michelsburg bei st martin st lorenzen
michelsburg bei st martin st lorenzen

Palù di San Lorenzo

Enthroned on a rocky spur San Michele Castle is one of the oldest castles in the Val Pusteria and the entire historic region of Tyrol

In the area that gently rises towards south behind San Lorenzo are the two villages of San Martino and - a bit higher up - Palù. Here, amidst the meadows at the entrance to the Val Badia, far from the Val Pusteria Road, a small road branches off: It is flanked by the houses of Palù. Jakob Huter, who is considered the name giver of the Hutterites, was born at the Prosl Farm in the village. At another point, however, stands the chapel, the small baroque Our Lady Help of Christians Chapel.

It is one of the two historic buildings that were built centuries ago and tell a lot about the village. It was a vow that led to the construction of the church in 1721 AD, which was then decorated with an image of Our Lady Help of Christians, a crowning of Mary and images of St. Veronica with the Shroud of Sweat and St. Sebastian. Later, an image of Josef Freinademetz, South Tyrol's only saint, was added. Significantly older is San Michele Castle, one of the most important in the region, where the St. Michael castle judges administered justice. The year 1091 is often mentioned as the date of construction. Today, the impressive hilltop castle is partly dilapidated and privately owned.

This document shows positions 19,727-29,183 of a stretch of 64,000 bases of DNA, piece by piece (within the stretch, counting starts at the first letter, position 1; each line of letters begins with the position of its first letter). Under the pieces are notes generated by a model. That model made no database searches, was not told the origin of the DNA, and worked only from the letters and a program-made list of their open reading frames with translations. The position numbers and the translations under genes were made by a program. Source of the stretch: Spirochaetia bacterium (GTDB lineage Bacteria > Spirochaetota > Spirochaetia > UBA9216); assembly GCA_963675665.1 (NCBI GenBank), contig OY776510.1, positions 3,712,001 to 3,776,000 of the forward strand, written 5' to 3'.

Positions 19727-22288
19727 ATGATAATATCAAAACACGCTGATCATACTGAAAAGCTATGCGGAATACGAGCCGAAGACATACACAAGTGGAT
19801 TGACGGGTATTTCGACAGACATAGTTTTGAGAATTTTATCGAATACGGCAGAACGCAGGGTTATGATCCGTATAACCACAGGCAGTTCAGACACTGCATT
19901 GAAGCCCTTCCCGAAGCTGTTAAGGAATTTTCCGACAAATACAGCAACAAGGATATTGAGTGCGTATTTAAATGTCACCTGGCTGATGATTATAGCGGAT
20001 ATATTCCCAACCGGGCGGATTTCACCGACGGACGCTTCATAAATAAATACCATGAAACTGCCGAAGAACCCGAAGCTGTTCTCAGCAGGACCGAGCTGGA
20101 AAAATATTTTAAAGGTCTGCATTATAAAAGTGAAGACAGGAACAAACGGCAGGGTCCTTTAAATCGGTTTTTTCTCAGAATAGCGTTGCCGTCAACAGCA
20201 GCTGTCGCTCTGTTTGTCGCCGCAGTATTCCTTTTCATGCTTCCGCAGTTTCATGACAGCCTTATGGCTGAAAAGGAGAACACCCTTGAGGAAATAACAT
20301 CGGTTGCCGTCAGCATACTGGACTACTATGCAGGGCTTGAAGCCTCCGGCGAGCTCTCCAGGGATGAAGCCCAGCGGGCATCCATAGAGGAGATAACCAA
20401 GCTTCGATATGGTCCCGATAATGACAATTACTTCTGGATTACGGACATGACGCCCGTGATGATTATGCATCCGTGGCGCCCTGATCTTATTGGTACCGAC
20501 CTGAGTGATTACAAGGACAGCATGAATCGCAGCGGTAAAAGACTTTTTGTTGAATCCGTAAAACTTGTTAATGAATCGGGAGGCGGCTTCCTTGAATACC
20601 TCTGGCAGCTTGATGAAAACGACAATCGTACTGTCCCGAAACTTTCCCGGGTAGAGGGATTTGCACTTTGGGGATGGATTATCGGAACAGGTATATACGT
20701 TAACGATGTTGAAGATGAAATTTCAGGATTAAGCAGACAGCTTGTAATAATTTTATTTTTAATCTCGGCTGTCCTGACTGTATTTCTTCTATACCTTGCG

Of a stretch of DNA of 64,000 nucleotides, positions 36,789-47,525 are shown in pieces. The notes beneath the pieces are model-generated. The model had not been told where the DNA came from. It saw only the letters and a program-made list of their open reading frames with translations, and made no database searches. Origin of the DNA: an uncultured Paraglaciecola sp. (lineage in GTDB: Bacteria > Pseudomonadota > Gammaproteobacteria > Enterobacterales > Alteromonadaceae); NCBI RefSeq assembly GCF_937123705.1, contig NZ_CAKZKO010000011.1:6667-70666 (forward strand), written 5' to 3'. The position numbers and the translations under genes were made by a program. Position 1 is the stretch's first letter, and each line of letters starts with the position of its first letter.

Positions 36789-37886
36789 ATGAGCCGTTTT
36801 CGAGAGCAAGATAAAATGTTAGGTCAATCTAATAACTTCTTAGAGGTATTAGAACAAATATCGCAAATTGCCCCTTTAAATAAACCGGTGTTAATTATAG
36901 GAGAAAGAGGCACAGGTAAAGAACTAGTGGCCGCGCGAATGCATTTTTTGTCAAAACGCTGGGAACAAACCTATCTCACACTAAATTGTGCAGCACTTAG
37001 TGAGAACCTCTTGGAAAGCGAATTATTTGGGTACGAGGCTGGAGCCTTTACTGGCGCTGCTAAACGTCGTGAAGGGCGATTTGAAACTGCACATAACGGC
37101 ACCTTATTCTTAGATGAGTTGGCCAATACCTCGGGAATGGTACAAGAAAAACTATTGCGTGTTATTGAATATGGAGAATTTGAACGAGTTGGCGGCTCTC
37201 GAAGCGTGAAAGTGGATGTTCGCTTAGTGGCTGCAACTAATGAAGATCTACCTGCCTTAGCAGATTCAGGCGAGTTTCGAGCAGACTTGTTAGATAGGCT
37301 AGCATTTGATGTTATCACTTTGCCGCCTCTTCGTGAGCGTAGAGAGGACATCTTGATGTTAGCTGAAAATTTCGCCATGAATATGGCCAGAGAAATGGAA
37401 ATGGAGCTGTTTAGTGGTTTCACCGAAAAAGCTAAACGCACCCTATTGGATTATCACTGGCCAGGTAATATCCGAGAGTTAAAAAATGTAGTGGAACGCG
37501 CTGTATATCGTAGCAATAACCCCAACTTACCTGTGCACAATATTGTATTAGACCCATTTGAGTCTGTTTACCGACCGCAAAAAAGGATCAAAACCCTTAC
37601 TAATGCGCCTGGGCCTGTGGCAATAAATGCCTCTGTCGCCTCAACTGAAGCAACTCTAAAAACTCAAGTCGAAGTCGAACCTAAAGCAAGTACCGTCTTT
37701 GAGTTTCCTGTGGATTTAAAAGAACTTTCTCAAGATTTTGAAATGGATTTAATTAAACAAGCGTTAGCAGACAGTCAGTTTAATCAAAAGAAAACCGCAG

A relaxing walk takes you from Palù (Moos) along the Way of the Cross to Santa Maria di Sares, an old place of pilgrimage and also part of the municipality. Then the journey through time continues to Castelbadia with its old monastery. It is only a 5-minute bus ride to the main town of San Lorenzo, which stops at the train station. The colourful trains of the Val Pusteria Railway then take you comfortably to Perca, where the lifts to the Plan de Corones Skiing Area and hiking paradise start next to the train station. Its ski slopes are known far beyond the borders, its mountain museums attract thousands of visitors every year... and the Dolomites are enthroned all around.

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